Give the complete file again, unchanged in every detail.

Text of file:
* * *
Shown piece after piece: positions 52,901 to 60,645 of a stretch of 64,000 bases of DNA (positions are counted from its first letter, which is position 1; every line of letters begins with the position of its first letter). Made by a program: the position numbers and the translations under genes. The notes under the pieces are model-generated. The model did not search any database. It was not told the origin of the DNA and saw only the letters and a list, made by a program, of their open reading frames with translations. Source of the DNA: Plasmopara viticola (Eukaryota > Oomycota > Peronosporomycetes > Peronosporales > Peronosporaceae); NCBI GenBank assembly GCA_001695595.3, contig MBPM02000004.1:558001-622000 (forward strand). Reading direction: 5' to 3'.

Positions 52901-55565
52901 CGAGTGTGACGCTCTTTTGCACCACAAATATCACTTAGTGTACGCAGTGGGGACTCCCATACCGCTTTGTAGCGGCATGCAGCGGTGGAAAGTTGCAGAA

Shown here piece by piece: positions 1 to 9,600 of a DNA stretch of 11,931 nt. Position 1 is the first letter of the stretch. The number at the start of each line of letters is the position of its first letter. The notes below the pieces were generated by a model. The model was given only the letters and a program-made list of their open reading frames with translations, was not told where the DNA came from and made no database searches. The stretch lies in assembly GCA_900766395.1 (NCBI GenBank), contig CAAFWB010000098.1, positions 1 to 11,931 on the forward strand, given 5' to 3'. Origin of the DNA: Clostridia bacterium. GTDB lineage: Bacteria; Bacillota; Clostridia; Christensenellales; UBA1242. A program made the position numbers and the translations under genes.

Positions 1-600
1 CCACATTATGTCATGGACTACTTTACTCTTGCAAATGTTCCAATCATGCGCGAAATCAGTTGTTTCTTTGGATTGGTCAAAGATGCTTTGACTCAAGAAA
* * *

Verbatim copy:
Shown piece after piece: positions 52,901 to 60,645 of a stretch of 64,000 bases of DNA (positions are counted from its first letter, which is position 1; every line of letters begins with the position of its first letter). Made by a program: the position numbers and the translations under genes. The notes under the pieces are model-generated. The model did not search any database. It was not told the origin of the DNA and saw only the letters and a list, made by a program, of their open reading frames with translations. Source of the DNA: Plasmopara viticola (Eukaryota > Oomycota > Peronosporomycetes > Peronosporales > Peronosporaceae); NCBI GenBank assembly GCA_001695595.3, contig MBPM02000004.1:558001-622000 (forward strand). Reading direction: 5' to 3'.

Positions 52901-55565
52901 CGAGTGTGACGCTCTTTTGCACCACAAATATCACTTAGTGTACGCAGTGGGGACTCCCATACCGCTTTGTAGCGGCATGCAGCGGTGGAAAGTTGCAGAA

Shown here piece by piece: positions 1 to 9,600 of a DNA stretch of 11,931 nt. Position 1 is the first letter of the stretch. The number at the start of each line of letters is the position of its first letter. The notes below the pieces were generated by a model. The model was given only the letters and a program-made list of their open reading frames with translations, was not told where the DNA came from and made no database searches. The stretch lies in assembly GCA_900766395.1 (NCBI GenBank), contig CAAFWB010000098.1, positions 1 to 11,931 on the forward strand, given 5' to 3'. Origin of the DNA: Clostridia bacterium. GTDB lineage: Bacteria; Bacillota; Clostridia; Christensenellales; UBA1242. A program made the position numbers and the translations under genes.

Positions 1-600
1 CCACATTATGTCATGGACTACTTTACTCTTGCAAATGTTCCAATCATGCGCGAAATCAGTTGTTTCTTTGGATTGGTCAAAGATGCTTTGACTCAAGAAA